There’s a lot of chatter about a change to the Group Voluntary Universal Life (GVUL) insurance policy benefit, and many pilots are asking what they should do. While Delta Airlines has always had a GVUL option available, the cost of the policy is now being covered by the company for the first time.
How does the GVUL policy work?
By opting in to the policy, the imputed income (benefits you receive as an employee beyond your salary that are considered taxable income) on your paycheck is going to be reduced — in some cases substantially. Based on the chart provided on the Delta GVUL website, the reduction in annual imputed income for a 30-year-old pilot will be $680, while the reduction for a 60-year-old pilot will be $5,300. For a 60-year-old pilot in the 35% tax bracket, that’s a reduction of $1,855 in taxes.
How much will it cost to maintain coverage if I leave Delta?
Here are some more numbers to ponder. In order to keep the policy in force after separation from Delta, a pilot will have to pay the premiums on their own. Based on the premium tables provided by the insurance company, the cost to maintain this policy will be $9,804 per year for a 65-year-old captain who just retired. At the age of 70, the cost goes up to $16,328 per year.
Should I use the investment feature of this policy?
This is where things get a bit more complicated. There’s a lot of info and charts on the Delta GVUL website, but you’ll notice there are also a lot of footnotes and fine print. You would really have to dig into the fine print along with the data to make an informed decision. The good news? We did all the digging for you. And we’d be happy to share our findings in a conversation, asthere’s just too much information to put into this article.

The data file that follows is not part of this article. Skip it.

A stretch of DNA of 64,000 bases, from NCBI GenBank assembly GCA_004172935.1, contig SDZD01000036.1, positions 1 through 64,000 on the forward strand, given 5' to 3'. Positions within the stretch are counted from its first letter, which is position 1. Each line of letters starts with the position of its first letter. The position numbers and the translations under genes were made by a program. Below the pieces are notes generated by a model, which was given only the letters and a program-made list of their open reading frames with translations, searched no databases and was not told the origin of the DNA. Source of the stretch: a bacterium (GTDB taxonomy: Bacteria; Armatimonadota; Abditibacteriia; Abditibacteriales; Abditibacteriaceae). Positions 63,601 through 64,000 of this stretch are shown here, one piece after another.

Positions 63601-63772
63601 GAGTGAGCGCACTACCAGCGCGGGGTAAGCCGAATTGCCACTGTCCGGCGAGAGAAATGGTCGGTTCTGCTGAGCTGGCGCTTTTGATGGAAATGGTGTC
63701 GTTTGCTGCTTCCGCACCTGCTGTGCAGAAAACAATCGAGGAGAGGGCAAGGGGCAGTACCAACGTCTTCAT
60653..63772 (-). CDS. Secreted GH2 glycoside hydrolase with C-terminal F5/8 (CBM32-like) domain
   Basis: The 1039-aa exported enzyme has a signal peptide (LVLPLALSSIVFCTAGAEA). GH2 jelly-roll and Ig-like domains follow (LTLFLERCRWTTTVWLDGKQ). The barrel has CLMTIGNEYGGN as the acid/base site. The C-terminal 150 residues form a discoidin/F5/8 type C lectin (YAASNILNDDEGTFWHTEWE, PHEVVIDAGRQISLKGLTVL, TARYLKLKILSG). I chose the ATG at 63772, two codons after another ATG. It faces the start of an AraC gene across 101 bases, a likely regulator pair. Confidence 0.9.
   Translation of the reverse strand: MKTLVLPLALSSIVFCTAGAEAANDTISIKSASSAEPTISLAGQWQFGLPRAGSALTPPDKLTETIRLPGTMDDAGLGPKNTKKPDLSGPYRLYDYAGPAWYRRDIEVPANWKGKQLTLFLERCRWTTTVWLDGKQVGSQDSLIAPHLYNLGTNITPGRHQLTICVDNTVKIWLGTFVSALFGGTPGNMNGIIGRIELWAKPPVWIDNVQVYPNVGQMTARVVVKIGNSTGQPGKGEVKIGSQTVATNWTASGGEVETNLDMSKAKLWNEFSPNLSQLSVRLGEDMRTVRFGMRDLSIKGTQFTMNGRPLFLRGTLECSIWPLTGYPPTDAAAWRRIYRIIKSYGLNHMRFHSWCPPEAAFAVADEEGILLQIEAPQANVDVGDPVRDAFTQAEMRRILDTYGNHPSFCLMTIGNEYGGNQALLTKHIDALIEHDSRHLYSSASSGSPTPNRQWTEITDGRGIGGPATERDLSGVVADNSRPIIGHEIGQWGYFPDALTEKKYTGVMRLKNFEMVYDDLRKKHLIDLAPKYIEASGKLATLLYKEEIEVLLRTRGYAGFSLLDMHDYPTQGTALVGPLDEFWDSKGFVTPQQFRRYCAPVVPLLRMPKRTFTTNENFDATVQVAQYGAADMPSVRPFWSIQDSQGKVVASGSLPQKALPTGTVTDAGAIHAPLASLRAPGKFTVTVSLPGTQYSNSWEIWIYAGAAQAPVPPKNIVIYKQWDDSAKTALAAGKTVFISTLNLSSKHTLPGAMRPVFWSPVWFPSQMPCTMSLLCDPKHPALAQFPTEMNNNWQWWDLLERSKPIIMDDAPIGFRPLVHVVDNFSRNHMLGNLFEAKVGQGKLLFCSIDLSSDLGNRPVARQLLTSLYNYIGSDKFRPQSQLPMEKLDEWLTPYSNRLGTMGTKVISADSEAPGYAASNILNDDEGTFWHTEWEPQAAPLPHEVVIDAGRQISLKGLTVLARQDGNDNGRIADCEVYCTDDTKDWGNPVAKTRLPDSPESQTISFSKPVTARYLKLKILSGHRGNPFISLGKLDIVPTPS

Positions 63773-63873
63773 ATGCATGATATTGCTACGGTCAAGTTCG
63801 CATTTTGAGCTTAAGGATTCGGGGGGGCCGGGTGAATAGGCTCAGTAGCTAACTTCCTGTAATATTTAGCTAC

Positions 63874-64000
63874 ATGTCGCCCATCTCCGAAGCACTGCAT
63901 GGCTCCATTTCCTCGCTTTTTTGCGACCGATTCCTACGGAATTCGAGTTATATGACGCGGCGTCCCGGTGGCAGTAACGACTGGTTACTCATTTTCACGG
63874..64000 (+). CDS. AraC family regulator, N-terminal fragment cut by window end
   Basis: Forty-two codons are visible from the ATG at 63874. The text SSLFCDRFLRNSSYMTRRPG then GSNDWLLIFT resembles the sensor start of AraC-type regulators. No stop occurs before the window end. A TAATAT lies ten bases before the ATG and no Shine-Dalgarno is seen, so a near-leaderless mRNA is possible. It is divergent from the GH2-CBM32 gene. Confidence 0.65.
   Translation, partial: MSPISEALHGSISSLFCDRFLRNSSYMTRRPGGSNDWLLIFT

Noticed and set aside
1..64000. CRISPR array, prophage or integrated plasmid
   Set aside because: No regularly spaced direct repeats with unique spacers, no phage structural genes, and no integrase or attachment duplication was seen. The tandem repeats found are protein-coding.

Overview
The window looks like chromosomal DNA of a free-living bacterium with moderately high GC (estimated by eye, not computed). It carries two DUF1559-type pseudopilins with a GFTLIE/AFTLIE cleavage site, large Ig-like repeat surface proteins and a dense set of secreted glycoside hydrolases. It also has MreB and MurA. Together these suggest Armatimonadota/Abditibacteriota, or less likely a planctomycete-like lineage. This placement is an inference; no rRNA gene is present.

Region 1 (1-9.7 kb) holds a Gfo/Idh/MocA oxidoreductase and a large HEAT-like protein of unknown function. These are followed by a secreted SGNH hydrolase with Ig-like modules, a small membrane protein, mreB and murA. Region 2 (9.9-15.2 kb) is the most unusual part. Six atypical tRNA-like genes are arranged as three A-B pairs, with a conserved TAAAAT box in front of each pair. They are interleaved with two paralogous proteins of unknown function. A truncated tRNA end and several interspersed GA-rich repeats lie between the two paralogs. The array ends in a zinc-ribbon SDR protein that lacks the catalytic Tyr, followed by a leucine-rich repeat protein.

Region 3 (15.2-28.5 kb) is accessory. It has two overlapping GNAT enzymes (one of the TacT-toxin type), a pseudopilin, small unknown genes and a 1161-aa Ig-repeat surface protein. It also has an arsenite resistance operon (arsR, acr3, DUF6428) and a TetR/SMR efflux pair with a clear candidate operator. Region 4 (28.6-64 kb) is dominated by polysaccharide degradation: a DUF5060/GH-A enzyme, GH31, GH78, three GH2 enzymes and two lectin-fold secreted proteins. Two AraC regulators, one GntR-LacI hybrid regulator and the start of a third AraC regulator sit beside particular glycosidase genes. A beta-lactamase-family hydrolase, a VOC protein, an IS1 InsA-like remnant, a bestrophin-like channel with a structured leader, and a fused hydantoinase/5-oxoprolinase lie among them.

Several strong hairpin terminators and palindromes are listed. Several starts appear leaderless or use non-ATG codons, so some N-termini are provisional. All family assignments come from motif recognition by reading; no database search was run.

Should I opt in or out?
With open enrollment deadlines looming, we understand pilots want to know whether they should opt in or out of this benefit. Generally, GVUL policies have higher costs compared to term policies. However, because Delta is paying the premiums for active pilots, and because of the favorable tax implications due to the reduction in imputed income, the GVUL policy could be an attractive alternative to the group term policy. However, before you decide to rely on a policy like this in retirement — or decide to use it as an investment vehicle — we highly recommend you first consult with an independent financial advisor.
The Creative Planning Aviation team is incredibly well versed on this benefit, and we’re standing by to answer your questions and help you determine what may be right for you and your financial future. Contact us today to set a meeting.